- Various species of caddis flies, stoneflies, midges, and mayflies (e.g., March brown, blue-winged olive, Hendrickson) will continue to emerge from streams, providing a valuable food source for trout and other fish.
- A surprising diversity and abundance of invertebrates may continue to be found in vernal pools: fingernail clams, amphipods, isopods, fairy shrimp, caddis fly larvae, mosquito larvae, dragonfly nymphs, giant water bugs, an assortment of aquatic beetles, etc.
- Watch for honeybees and native pollinators such as bumblebees and hover flies visiting newly blooming flowers this week.
- Mourning cloak, eastern comma, and question mark butterflies (which overwinter as adults) will continue to be active this week.
- First broods of butterflies that overwinter as pupae will continue to emerge this week, including spring azure, eastern tiger swallowtail, spicebush swallowtail, black swallowtail, and cabbage white butterflies.
- Watch for American painted lady and red admiral butterflies that occasionally migrate on southerly winds into the Buffalo-Niagara Region at this time.
- Common green darners will continue to migrate back into our region from the south this week.
- Muskellunge are concentrated in vegetated shallows for spawning.
- Walleye and yellow perch are moving into shallow water areas to spawn.
- Some smallmouth bass will begin migrating from Lakes Erie and Ontario into tributary streams, harbors, bays, and shoals in preparation for spawning.
- Huge schools of rainbow smelt will continue to migrate from Lake Ontario into the Lower Niagara River to spawn. They may also be found in the lower segments of other large tributary streams (both Lake Ontario and Lake Erie).
- Large schools of alewife will continue to move from cold depths of Lakes Erie and Ontario to nearshore areas in preparation for spawning.
Amphibians & Reptiles:
- Breeding choruses of spring peepers, western chorus frogs, northern leopard frogs, and American toads will continue this week.
- Egg masses and tadpoles of the above listed species, as well as wood frog, can be found in breeding pools.
- The raucous calls of gray treefrogs (similar in quality to red-bellied woodpecker calls) will join the fray this week.
- Lungless salamanders (e.g., red-backed, northern slimy, northern dusky, mountain dusky, and two-lined salamanders) will continue to be active this week. They can be found under rocks and logs during the day.
- Watch for painted turtles basking on logs, especially during cool but sunny periods.
- While most midland painted turtle eggs hatch in August and September, some overwinter and hatch at about this time. Watch for 1- to 1.5-inch long turtles in the general vicinity of ponds and wetlands.
Water & Shore Birds, Gulls & Terns:
- Most pairs of Canada geese now have goslings. Watch for family groups swimming and feeding in and near ponds and wetlands.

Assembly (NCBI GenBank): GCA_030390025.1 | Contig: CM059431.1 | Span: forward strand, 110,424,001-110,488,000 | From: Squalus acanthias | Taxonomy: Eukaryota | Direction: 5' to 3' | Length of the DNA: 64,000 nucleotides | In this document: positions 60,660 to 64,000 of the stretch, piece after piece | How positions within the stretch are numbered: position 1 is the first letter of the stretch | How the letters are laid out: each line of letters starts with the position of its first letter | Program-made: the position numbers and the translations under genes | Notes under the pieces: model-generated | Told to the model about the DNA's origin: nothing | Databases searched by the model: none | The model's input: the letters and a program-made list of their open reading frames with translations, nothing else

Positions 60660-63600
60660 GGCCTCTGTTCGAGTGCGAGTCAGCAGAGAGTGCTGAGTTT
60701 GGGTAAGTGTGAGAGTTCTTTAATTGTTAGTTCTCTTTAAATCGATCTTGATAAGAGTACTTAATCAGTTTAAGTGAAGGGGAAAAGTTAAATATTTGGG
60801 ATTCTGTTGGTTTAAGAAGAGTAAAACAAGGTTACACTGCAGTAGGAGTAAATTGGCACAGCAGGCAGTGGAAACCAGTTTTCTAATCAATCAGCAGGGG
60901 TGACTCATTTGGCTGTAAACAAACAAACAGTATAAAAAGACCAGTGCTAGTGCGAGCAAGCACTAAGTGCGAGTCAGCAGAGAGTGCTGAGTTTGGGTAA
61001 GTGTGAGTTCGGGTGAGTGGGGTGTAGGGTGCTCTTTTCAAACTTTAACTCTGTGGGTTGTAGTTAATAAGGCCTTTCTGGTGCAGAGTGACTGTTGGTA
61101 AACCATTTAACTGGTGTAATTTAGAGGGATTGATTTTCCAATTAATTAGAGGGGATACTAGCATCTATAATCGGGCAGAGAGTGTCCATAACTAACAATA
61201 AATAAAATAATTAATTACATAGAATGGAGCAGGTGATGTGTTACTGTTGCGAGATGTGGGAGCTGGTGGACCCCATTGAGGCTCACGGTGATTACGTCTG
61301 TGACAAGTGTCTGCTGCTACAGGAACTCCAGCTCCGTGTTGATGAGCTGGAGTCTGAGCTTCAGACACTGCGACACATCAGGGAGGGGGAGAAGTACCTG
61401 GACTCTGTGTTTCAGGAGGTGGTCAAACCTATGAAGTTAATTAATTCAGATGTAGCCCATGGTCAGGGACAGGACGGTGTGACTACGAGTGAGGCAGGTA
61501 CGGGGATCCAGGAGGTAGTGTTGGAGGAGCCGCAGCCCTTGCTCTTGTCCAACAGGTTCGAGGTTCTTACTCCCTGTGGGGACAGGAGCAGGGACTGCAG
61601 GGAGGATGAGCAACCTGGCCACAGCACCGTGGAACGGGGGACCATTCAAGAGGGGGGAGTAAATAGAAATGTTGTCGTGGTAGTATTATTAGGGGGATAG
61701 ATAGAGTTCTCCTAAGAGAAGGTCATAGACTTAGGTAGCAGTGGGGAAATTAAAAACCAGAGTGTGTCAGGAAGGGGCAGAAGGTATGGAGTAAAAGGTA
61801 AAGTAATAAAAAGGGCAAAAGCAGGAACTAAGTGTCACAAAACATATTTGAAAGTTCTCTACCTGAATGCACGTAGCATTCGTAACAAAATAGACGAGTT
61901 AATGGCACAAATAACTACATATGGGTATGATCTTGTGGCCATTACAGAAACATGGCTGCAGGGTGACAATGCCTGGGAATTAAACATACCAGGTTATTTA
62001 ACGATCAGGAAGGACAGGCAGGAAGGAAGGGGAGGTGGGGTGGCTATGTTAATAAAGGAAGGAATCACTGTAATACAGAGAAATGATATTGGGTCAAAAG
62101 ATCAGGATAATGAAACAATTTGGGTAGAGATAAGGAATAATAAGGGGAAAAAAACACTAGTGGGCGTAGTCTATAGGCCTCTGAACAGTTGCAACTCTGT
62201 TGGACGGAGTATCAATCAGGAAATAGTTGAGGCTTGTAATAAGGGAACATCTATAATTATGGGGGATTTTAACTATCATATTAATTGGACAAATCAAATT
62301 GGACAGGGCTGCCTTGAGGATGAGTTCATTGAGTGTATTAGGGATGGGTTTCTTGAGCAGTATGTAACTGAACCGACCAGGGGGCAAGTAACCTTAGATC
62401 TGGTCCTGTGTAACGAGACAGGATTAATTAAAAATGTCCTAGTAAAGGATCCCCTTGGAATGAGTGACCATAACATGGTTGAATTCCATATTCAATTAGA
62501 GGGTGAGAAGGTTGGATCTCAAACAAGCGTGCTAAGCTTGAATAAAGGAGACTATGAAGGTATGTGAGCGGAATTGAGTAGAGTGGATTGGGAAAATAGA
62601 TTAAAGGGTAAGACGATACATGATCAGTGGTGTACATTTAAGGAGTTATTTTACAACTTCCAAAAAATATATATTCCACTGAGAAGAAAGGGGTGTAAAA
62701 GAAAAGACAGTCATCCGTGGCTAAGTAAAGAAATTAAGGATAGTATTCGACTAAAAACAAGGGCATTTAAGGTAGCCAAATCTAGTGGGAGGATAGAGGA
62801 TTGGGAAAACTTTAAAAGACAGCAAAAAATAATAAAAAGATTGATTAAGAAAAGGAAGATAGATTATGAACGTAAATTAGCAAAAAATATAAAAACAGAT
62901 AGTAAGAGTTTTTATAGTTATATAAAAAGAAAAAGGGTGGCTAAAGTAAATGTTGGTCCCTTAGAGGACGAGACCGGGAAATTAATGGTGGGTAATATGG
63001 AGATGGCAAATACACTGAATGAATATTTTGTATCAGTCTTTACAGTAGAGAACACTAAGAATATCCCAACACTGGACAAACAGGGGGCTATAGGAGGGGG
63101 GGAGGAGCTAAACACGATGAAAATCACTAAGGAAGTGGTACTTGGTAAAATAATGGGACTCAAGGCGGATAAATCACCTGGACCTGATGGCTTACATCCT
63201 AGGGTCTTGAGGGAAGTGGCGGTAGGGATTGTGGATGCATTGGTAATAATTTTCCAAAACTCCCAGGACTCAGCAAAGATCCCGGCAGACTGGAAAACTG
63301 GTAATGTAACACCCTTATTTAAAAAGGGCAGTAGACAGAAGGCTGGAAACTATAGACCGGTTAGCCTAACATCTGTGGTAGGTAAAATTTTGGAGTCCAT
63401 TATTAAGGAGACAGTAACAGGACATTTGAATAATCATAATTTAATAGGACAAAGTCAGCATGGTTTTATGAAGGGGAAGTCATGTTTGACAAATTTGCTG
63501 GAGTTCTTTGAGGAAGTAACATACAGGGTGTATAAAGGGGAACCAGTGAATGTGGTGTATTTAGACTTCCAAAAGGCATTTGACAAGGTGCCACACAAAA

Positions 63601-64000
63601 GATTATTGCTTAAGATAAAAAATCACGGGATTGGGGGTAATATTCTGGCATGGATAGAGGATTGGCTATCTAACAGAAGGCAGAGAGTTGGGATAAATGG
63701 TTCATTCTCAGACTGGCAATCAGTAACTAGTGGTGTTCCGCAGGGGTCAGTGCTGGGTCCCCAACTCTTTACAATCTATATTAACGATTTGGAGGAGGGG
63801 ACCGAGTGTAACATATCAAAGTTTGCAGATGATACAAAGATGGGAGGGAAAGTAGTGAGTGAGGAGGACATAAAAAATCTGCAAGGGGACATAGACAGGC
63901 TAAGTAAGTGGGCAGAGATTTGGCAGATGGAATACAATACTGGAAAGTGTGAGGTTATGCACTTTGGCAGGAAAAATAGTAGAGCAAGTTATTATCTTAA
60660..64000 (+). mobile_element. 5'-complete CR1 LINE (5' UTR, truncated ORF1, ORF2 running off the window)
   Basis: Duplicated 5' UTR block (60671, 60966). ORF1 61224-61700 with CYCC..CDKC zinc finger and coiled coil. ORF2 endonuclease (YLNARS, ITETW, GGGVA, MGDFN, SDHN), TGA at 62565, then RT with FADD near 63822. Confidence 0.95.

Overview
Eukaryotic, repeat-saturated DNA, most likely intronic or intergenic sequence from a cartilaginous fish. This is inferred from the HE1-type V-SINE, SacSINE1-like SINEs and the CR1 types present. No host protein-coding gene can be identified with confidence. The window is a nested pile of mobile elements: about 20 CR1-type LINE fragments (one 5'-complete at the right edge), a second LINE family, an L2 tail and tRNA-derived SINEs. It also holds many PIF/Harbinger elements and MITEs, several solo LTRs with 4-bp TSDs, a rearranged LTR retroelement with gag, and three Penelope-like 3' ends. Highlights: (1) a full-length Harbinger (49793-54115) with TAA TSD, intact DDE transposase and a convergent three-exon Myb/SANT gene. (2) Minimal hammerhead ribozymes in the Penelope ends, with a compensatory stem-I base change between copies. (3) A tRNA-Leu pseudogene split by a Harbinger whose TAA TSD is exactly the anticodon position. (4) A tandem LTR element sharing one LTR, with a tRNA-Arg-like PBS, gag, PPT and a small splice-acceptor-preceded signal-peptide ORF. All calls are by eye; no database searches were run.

- Most summer resident ducks are nesting at this time, including American black duck, mallard, wood duck, blue-winged teal, and hooded merganser.
- Great blue herons, black-crowned night-herons, and a few great egrets are nesting in rookeries, both at inland and Great Lakes coastal sites.
- Common terns have returned to their Great Lakes and Niagara River nesting colony sites.
- Caspian terns, the largest of the tern species to commonly occur in the region, may still be observed along the Niagara River and Lakes Erie and Ontario this week.
- Watch for highly mobile killdeer chicks as well as broken-wing displays by adults attempting to lure predators and/or people away from their young.
- Male American woodcock and Wilson’s snipe will continue to perform their elaborate aerial displays designed to attract mates.
- Early migrant shorebirds will continue to arrive in our area this week, including greater and lesser yellowlegs, dunlin, whimbrel, sanderling, pectoral sandpiper, least sandpiper, semi-palmated sandpiper, solitary sandpiper, and spotted sandpiper.
- To stay abreast of bird sightings in the region, consult eBird, Genesee Birds, and Dial-a-Bird (see the “Resources” tab on this web page for more details).
Birds of Prey:
- Spring flights of hawks, falcons, eagles, osprey, and turkey vultures will continue to follow the Lake Erie and Lake Ontario shores as they migrate north. While the vast majority of these migrant raptors have passed through our region, relatively large flights of broad-winged hawks may still be possible this week, especially at Braddock Bay.
- Most summer and year-round resident birds of prey in our region are actively nesting.
- Most great horned owl chicks have fledged from their nests already (typically flightless for a week or more) and some barred and eastern screech owl chicks will fledge this week.
Upland Game Birds: